Last week, Labor leader Anthony Albanese announced a target of 1.2 million tech jobs in Australia by 2030 as part of his policy ahead of the May federal election.
The opposition has embraced the Tech Council of Australia and its goal of 1 million jobs by 2025, with a further 200,000 in the next five years.
To get there, Albanian promised another 20,000 university places.
In response, Niki Scevak, co-founder of venture capital firm Blackbird, tweeted: “The problem with government initiatives involving technology is that they look at universities first… Universities are correlated with success, not its cause.”
It sparked a heated debate on Twitter.
The problem with government initiatives that involve technology is that they look at universities first.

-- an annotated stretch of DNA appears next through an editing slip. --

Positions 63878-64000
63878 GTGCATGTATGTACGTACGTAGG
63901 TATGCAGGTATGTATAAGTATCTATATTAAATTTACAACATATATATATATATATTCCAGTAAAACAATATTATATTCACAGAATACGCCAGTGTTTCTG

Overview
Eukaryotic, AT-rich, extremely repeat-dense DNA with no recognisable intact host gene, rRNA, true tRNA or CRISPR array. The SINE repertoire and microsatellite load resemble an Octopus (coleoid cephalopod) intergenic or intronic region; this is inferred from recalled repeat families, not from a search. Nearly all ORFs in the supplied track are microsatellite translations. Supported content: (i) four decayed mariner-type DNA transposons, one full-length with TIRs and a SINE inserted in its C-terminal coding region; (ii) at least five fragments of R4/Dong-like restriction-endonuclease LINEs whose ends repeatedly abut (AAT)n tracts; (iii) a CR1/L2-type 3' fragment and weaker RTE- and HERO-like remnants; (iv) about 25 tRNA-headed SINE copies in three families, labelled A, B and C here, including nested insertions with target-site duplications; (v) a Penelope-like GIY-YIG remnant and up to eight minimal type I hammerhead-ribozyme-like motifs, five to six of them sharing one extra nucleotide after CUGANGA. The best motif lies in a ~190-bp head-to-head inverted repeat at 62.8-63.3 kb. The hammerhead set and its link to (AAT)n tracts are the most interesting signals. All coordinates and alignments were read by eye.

How to stimulate more R&D? Join universities
How do you get more tech jobs? Financing more university places
Universities are correlated with success, not its cause
— Niki Scevak (@nikiscevak) March 23, 2022
Two of Australia’s most successful technology companies, Atlassian and Canva, were forged after their co-founders met in college.
Scevak was friends with Mike Cannon-Brookes at the University of NSW, where he met his Atlassian co-founder, Scott Farquhar. Together they founded the early investment accelerator Startmate in 2011.
So how do universities contribute to the local startup ecosystem?
To explore the topic, Simon Thomsen, editor of Startup Daily, spoke with David Burt, director of entrepreneurship at UNSW and Murray Hurps, director of entrepreneurship at UTS Startups.
Click on the link below to listen to the interview.
You can run in the Startup Daily show every weekday from 14-14:40 ausbiz.com.aufor the latest technology and startup news.
If you can’t make it, you can always catch up on request what our guests had to say via the Australia Place. It’s free once you sign up.